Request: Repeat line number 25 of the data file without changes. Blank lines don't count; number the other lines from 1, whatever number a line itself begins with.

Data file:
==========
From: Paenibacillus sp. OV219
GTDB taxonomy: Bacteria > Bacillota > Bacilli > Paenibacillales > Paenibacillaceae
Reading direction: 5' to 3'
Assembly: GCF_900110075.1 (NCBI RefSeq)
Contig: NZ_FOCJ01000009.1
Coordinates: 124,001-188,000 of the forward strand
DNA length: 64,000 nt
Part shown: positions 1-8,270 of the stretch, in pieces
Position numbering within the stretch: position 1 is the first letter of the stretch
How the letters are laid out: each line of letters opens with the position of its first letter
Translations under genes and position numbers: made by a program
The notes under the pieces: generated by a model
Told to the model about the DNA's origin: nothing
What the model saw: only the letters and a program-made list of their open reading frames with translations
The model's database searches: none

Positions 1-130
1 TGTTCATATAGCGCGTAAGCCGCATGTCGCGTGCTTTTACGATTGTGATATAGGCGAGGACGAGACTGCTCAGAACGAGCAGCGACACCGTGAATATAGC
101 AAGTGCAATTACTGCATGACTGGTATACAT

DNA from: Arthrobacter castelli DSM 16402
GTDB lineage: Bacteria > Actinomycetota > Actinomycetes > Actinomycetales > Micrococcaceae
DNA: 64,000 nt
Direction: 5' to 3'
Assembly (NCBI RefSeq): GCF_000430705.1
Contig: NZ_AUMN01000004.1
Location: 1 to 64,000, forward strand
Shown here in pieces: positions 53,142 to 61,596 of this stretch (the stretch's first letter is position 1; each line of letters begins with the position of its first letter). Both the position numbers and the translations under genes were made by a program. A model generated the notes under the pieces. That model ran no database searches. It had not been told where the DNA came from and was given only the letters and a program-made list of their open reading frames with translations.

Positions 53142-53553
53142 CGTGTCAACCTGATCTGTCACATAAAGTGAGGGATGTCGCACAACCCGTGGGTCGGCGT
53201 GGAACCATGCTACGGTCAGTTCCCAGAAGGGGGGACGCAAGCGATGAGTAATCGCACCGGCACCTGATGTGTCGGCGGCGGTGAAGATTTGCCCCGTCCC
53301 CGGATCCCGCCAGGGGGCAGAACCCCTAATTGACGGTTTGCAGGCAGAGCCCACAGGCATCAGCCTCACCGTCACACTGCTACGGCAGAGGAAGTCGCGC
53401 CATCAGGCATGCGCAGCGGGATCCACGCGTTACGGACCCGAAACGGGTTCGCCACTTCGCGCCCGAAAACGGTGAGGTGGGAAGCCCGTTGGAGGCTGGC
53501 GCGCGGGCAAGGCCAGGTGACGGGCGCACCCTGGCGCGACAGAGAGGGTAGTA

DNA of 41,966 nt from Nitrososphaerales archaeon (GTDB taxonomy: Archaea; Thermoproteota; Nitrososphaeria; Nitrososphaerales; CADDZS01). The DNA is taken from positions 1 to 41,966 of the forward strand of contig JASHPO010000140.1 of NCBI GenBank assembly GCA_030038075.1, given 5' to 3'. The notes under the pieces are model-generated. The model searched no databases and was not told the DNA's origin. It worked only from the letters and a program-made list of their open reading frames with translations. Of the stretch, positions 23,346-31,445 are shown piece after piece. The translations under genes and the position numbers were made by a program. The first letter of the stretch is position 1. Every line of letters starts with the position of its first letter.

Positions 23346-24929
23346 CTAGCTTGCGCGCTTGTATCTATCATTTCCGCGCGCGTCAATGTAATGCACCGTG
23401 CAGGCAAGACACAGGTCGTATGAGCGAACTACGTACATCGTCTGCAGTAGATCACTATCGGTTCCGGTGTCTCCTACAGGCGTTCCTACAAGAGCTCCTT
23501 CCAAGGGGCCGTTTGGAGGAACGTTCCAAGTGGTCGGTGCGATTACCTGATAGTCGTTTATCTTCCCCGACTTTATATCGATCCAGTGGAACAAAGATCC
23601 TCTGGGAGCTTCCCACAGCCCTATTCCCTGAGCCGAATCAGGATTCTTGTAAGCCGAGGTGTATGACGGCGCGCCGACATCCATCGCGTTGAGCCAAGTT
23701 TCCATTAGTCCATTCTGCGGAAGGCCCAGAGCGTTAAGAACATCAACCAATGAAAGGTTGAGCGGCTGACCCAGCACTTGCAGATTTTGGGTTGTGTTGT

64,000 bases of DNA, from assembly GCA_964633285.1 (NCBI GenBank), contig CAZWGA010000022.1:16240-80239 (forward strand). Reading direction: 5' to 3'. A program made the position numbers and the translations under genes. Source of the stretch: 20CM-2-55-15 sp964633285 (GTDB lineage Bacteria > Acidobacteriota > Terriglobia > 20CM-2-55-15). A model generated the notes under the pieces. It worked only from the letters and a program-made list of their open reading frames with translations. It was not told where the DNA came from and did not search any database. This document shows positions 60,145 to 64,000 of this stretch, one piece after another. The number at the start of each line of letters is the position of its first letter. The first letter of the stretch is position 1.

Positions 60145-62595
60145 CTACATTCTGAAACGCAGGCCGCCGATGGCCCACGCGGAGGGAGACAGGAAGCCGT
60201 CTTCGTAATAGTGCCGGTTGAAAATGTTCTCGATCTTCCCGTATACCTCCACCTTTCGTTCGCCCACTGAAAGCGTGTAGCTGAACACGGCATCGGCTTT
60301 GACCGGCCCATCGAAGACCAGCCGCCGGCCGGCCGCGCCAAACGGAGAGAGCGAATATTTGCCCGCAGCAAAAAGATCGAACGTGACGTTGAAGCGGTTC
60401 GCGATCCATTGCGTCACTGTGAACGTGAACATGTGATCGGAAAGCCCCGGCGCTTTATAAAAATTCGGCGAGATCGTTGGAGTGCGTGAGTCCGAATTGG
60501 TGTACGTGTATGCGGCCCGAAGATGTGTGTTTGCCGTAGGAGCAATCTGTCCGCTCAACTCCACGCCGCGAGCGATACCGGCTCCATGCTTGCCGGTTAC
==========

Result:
Location: 1 to 64,000, forward strand